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Family life

How to finally go green at home this year

Make 2020 the year your family gets serious about the environment.

How to finally go green at home this year

Photo: Erik Putz

"We must change almost everything in our current societies. The bigger your carbon footprint, the bigger your moral duty. The bigger your platform, the bigger your responsibility. Adults keep saying: 'we owe it to the young people to give them hope.' But I don't want your hope. I don't want you to be hopeful. I want you to panic. I want you to feel the fear I feel every day. And then I want you to act. I want you to act as you would in a crisis. I want you to act as if our house is on fire. Because it is." — Greta Thunberg

How to raise a green kid without freaking them out 

Children understand the urgency of the climate change crisis—sometimes better than adults. Here's how to inspire them to turn despair into action by going green at home.

1. In the bedroom

How to make your kid’s closet more green

With constantly growing, regular play-in-the-dirt kids, even homes with minimalist parents will face the onslaught of apparel. Here's how to cope.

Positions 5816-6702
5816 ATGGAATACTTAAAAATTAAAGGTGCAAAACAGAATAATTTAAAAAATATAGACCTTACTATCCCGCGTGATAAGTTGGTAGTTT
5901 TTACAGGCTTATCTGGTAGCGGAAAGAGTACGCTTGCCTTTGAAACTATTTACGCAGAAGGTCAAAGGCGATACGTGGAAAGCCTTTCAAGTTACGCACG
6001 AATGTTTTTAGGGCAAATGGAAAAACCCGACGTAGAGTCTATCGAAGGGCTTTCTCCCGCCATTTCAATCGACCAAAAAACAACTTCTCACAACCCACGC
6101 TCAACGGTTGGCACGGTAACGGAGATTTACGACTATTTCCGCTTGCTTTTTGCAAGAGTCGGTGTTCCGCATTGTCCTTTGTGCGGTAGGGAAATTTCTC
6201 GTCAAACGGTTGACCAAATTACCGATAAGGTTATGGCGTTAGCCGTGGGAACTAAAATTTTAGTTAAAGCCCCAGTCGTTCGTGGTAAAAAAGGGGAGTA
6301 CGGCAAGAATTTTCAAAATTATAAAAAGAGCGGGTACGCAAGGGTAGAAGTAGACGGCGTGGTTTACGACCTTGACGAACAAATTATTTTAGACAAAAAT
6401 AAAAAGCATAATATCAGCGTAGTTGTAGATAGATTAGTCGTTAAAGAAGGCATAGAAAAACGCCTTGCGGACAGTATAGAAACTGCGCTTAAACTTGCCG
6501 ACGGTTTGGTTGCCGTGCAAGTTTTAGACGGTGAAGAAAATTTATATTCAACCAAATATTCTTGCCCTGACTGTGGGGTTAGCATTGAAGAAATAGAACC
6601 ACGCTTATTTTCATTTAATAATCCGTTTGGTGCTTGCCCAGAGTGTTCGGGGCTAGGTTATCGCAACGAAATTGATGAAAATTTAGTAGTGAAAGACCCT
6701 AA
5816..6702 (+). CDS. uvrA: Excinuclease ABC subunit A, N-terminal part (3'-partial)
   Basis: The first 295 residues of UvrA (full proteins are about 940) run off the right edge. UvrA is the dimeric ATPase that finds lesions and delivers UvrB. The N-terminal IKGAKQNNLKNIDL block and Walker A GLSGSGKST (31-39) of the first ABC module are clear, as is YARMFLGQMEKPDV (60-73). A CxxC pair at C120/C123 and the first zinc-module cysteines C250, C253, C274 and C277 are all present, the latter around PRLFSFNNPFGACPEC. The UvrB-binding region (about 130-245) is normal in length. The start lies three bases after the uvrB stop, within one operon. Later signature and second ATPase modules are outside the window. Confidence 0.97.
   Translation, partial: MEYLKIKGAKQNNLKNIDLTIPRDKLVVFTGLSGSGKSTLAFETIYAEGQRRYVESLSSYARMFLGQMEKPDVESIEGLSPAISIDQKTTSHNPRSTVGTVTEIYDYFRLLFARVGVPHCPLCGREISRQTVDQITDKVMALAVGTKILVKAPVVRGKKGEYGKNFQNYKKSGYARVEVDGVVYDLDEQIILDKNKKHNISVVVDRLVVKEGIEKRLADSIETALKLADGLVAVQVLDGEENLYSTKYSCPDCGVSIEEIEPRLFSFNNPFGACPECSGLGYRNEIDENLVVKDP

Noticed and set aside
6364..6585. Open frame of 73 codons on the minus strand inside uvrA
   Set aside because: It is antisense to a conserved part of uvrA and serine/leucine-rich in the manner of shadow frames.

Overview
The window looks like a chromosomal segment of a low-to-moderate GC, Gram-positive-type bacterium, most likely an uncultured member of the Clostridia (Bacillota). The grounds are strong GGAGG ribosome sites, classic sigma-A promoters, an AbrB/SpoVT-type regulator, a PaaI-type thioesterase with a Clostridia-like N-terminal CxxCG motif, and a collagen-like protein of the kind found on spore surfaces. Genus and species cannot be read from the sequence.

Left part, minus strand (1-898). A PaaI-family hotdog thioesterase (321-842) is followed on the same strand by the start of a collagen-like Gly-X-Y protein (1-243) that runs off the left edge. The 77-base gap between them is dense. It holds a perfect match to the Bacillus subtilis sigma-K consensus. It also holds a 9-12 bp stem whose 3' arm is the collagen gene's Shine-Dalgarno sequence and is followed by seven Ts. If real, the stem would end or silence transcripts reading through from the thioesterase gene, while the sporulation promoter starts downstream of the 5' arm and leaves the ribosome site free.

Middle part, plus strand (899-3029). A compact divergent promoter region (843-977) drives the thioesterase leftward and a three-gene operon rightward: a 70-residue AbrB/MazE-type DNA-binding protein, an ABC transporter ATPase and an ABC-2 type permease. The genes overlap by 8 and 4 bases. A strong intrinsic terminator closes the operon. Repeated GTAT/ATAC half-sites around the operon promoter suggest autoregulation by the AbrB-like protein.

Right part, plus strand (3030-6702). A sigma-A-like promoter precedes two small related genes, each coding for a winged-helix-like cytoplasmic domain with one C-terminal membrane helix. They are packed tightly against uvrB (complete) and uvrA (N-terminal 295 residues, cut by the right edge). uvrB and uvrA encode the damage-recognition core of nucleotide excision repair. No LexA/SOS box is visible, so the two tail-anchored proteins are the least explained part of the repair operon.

2. In the kitchen

6 easy ways to reduce your family’s food waste

The average Canadian household wastes 140 kilograms of food each year—roughly $1,100 worth. But unlike many other environmental issues, controlling how much food we throw out is completely within our control. Bob Blumer, Food Network host and ambassador for both Love Food, Hate Waste and Second Harvest, shares tips for reducing household waste.

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How to make a frittata using kitchen scraps

Make this tasty dinner in less than 30 minutes using up all the scraps in your fridge.

3. In the playroom

6 sustainable ways to declutter your playroom

It’s easy to just shut the door and pretend your playroom isn’t a dumping ground for every birthday present, party loot bag and art experiment. While lots of toys can be passed on or resold, here’s what to do with the stuff that usually ends up in the trash.

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Read more: 5 ways you can reduce your family’s fashion footprint How a family of four reduced its annual garbage output to three Mason jars

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Simone Olivero is a Toronto-based writer and editor specializing in lifestyle editorial including travel, home décor, beauty and food. Her work has also been published in print and online publications like Toronto LifeChatelaine, The Toronto Star, CBC Travel, Yahoo! Canada and more. She was previously a senior editor at Today’s Parent and is currently the managing editor at House & Home

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